'Before the trip to the CAR, Orhan told me that he was shocked by what was happening there'

Impartial bravery and courage: what we remember about the son of Geydar Dzhemal, killed in the CAR

'Before the trip to the CAR, Orhan told me that he was shocked by what was happening there' Photo: Oleg Tikhonov

On July 31, it became known about the death of famous Russian journalist specializing in military conflicts Orhan Dzhemal. According to those who was acquainted with him, death was always near Dzhemal. Read the details of what happened in the material of Realnoe Vremya.

Russian diplomats left for identification

Orhan Dzhemal was a well-known Russian journalist specializing in military conflicts. He repeatedly travelled to hot spots around the world. He was in Libya during the overthrow of Gaddafi, where he was wounded in a leg. As reported by Realnoe Vremya, last year together with Muslim blogger Rasul Tavdiryakov he went to Bangladesh to the the Rohingya refugee camp who had fled from the actions of the military of Myanmar. The Russians communicated with the population, provided humanitarian aid. Then they managed to enter Rakhine State in Myanmar, where the oppressed Muslim people live.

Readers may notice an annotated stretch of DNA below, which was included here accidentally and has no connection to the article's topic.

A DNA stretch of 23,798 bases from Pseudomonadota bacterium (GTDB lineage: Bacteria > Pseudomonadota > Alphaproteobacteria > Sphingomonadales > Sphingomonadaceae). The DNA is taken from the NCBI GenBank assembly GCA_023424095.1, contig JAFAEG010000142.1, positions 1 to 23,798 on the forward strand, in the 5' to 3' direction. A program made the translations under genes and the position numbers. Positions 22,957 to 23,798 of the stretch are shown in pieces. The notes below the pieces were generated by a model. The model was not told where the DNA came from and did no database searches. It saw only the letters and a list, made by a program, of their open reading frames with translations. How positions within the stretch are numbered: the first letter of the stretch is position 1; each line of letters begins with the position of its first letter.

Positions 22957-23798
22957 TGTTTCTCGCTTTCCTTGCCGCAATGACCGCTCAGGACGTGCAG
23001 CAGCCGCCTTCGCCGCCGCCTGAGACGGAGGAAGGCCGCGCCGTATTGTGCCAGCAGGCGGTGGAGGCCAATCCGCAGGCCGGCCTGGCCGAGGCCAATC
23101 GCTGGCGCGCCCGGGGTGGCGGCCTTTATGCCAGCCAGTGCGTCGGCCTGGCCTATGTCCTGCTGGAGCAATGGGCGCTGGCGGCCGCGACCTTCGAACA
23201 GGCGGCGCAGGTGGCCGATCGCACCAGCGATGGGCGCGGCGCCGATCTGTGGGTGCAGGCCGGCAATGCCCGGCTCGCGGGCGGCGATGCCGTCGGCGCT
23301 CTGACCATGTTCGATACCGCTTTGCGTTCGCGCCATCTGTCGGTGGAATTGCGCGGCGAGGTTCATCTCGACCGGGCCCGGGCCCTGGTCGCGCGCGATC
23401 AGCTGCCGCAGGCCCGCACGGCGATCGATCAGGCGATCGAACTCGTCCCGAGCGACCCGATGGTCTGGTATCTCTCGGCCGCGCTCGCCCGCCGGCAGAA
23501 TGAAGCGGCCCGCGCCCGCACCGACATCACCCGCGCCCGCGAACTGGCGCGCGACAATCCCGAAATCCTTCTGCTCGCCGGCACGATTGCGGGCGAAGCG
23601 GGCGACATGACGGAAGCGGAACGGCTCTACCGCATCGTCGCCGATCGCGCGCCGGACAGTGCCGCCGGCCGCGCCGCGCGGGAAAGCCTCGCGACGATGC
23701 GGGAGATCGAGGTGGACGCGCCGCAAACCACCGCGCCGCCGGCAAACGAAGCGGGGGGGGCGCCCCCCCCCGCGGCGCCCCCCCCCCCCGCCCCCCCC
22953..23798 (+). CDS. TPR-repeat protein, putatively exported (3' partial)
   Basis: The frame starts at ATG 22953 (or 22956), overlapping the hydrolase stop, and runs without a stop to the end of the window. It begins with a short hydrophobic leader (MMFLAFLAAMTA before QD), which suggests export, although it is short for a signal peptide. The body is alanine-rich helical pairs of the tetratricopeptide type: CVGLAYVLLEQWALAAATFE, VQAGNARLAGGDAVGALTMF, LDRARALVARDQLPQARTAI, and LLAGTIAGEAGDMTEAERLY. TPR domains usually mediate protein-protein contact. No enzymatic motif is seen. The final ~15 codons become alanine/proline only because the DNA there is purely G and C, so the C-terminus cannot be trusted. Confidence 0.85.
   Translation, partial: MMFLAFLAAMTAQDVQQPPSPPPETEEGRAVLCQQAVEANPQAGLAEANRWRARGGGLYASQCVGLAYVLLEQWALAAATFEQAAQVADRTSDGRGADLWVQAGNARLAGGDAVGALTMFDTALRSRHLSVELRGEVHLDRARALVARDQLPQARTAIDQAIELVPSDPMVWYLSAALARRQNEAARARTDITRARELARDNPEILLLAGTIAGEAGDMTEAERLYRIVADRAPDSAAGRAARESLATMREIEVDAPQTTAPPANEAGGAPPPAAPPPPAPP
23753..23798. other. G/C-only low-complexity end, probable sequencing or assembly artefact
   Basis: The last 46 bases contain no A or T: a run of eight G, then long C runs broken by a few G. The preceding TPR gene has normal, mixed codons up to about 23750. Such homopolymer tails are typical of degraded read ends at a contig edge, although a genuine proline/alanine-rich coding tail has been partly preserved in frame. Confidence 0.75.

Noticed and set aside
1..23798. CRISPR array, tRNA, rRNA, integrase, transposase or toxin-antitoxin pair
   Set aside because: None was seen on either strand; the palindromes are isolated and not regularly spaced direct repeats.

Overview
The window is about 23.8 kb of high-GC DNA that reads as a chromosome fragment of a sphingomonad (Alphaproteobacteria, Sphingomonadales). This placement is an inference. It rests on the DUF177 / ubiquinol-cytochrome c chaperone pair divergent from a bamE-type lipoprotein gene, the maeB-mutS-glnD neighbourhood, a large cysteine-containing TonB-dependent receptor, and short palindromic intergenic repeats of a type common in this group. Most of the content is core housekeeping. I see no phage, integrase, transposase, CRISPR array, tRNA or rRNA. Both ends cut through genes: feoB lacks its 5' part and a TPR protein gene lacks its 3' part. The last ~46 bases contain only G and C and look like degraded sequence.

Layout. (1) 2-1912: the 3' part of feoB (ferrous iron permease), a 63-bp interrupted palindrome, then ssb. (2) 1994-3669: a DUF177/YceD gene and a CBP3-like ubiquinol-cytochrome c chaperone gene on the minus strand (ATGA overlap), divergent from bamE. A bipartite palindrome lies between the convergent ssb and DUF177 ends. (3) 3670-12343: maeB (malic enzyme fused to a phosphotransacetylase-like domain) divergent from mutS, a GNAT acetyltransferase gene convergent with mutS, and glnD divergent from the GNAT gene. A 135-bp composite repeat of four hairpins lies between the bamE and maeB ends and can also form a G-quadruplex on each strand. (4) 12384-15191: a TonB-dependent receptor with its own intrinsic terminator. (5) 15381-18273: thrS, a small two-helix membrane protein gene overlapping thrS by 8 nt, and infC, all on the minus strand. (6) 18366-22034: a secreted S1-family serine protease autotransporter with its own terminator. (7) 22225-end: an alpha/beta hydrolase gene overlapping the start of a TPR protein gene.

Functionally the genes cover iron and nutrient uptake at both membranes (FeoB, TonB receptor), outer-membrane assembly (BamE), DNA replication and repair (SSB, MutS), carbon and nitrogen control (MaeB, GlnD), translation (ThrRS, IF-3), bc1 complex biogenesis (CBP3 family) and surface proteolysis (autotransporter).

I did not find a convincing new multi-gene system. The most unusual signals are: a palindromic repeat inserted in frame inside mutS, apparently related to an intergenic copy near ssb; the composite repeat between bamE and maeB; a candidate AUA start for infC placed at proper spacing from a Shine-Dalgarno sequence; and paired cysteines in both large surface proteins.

Dzhemal also supported various social actions, through which it was possible to draw attention to the problems of the hungry in Africa, people who are under pressure. In particular, he took part in the Hungry Iftar during the Muslim month of Ramadan.

He also visited Tatarstan several times. In Kazan, he held master classes and talked about the history of terrorist organizations, shared his vision of the political situation in the world. He repeatedly acted as an expert of Realnoe Vremya and gave his assessments to the events. Also, in the capital of Tatarstan the journalist participated in the mourning event — the evening in memory of Geydar Dzhemal, a famous thinker, his father. Let us remind that Dzhemal Sr. died at the end of 2016 in Kazakhstan. The outstanding philosopher was buried in the foothills of the Tien Shan.